The Role of Public Health in Considering Oil and Gas Development

Colorado Supreme Court hears anticipated Oil and Gas Conservation Commission case

Hundreds of people packed the Colorado Supreme Court Tuesday to hear an appeal in one of the most talked-about oil and gas cases in recent memory, for which analysis has previously turned on five words in the Colorado Oil and Gas Conservation Act: “In a manner consistent with.” 

The question on appeal in Colorado Oil and Gas Conservation Commission v. Martinez is narrow, but the outcome has the potential to affect the commission’s method of granting oil and gas drilling permits in the state.

The commission has argued Colorado’s Oil and Gas Conservation Act requires a balancing test between resource development and any impacts it may have on safety, health or the environment. They argue the commission has always interpreted its responsibility under the act this way, and applied it accordingly. The American Petroleum Institute and Colorado Petroleum Association joined the case on appeal as intervenors.

On the other side, the respondents say the commission should not issue permits for oil and gas drilling unless science shows, verified by a third party, that the drilling will not have negative impacts on the environment, health or safety.

The Court of Appeals decision at issue focused its analysis on part of the statute that declares natural resource development must be regulated “in a manner consistent with” protection of public health, safety and welfare. The central question to analyze: Does that phrase require the commission to apply a balancing test, or is avoiding negative impact on public health, safety and welfare a condition to meet before considering resource development?

Specific interpretation of “in a manner consistent with” did not form the crux of Tuesday’s arguments. But the spirit of the questions now before the Supreme Court are the same: What regulatory standard is the commission required to apply, and does it have authority to interpret that standard itself?

Case History

A group of people petitioned the commission in 2013 to consider a new rule requiring that the commission always put public welfare ahead of oil and gas development interests when considering whether to grant permits. The commission held a comment period and hearing but ultimately denied the petition in 2014.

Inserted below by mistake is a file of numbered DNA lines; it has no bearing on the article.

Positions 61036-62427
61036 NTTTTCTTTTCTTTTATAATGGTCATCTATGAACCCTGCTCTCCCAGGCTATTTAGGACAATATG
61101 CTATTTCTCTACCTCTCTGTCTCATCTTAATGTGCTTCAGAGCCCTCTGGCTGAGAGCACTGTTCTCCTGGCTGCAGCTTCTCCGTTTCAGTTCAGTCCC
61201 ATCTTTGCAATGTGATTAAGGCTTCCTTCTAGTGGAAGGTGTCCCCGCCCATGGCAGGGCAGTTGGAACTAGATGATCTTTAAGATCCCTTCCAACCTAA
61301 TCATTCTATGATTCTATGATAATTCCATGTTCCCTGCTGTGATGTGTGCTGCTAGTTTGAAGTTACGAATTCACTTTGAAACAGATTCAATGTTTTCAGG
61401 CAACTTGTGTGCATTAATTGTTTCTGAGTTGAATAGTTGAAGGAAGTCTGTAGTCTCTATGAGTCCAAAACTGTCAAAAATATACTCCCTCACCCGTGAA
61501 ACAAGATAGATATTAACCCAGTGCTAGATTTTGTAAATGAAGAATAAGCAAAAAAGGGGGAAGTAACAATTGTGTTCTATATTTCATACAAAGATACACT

The petitioners appealed in district court. The court concluded the Oil and Gas Conservation Act has clear, unambiguous language requiring a balance between resource development and protection of public health, safety and welfare. The commission did not act arbitrarily when it relied on advice from the attorney general’s office, the court found, and the petition denial was rational based on stakeholder input from both sides.

The Court of Appeals reversed the district court’s findings. The court agreed the statute language is unambiguous, but contrary to the district court, ruled the phrase “in a manner consistent with” indicates a condition to be met, not a balancing test. The decision took cues from other contexts that use the phrase, including one familiar to anyone who’s read an appeals court decision: “The case is remanded for proceedings in a manner consistent with this opinion.”

“The intention of the phrase ‘in a manner consistent with’ in these settings is not to instruct a court on remand to take action in a manner ‘balanced with’ the opinion from the appellate court, but instead instructs that the court on remand must take action subject to the appellate opinion,” wrote Judge Terry Fox in the opinion.

A Quibble Over Commission Authority